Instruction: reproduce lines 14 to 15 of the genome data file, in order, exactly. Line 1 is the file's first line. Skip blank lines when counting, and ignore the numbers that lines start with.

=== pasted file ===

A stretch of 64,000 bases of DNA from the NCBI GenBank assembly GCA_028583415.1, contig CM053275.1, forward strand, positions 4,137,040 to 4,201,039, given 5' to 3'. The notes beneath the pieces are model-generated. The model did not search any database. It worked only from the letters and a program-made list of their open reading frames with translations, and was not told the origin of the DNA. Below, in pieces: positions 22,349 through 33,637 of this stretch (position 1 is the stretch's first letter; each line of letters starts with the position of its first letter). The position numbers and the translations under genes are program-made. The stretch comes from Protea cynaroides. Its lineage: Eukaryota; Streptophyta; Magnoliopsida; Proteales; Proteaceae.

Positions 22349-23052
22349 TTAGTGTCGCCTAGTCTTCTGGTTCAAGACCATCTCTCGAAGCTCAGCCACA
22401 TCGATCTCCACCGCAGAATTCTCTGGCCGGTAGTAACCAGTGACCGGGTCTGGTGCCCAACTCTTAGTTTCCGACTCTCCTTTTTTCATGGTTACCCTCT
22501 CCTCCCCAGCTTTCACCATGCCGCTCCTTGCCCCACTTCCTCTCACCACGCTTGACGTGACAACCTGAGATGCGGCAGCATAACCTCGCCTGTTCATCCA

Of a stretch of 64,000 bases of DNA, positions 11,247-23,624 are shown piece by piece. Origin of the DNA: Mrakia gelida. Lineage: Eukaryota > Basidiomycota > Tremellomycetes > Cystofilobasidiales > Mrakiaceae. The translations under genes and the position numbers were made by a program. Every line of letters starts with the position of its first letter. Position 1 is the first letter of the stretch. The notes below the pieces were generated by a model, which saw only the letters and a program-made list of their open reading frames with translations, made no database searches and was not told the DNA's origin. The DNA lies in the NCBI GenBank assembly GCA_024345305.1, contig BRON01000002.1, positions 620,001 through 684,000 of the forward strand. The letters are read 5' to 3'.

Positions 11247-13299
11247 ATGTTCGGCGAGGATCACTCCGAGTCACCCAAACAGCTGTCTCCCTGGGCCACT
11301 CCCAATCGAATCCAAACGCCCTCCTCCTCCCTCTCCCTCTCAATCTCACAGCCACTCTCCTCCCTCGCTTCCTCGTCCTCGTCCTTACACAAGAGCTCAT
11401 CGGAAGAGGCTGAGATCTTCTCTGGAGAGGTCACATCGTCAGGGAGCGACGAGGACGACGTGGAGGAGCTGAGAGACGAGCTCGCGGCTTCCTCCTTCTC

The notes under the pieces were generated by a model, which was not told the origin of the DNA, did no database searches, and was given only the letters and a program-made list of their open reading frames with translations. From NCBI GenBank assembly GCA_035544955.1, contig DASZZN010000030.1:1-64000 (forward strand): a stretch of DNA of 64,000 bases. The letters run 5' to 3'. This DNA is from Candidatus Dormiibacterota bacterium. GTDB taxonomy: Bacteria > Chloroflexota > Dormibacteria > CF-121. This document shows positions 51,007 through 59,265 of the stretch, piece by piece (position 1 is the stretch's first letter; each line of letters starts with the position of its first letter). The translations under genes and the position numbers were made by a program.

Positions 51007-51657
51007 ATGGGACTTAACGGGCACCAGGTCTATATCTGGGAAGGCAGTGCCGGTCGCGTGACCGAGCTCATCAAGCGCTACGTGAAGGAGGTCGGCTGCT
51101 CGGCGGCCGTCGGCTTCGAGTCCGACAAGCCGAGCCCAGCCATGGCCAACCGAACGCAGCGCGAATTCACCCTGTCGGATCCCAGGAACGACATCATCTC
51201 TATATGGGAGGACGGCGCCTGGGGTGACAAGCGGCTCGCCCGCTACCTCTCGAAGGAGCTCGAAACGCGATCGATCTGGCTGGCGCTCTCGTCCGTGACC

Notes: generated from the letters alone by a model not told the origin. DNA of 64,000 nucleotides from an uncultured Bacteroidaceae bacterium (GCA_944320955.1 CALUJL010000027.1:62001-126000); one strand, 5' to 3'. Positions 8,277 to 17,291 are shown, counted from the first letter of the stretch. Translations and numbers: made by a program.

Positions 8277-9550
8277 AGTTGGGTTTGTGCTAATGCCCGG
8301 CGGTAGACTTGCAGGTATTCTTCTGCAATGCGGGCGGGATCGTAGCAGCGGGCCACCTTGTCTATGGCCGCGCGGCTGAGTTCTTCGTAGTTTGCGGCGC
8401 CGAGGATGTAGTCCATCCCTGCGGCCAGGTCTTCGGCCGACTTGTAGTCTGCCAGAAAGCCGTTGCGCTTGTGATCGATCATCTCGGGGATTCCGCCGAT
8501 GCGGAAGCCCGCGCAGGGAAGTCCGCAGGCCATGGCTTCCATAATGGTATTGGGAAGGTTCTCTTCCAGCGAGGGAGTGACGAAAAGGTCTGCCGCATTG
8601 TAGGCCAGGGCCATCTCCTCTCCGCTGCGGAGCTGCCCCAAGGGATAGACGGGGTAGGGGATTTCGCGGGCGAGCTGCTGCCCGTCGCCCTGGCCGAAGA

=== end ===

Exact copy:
51101 CGGCGGCCGTCGGCTTCGAGTCCGACAAGCCGAGCCCAGCCATGGCCAACCGAACGCAGCGCGAATTCACCCTGTCGGATCCCAGGAACGACATCATCTC
51201 TATATGGGAGGACGGCGCCTGGGGTGACAAGCGGCTCGCCCGCTACCTCTCGAAGGAGCTCGAAACGCGATCGATCTGGCTGGCGCTCTCGTCCGTGACC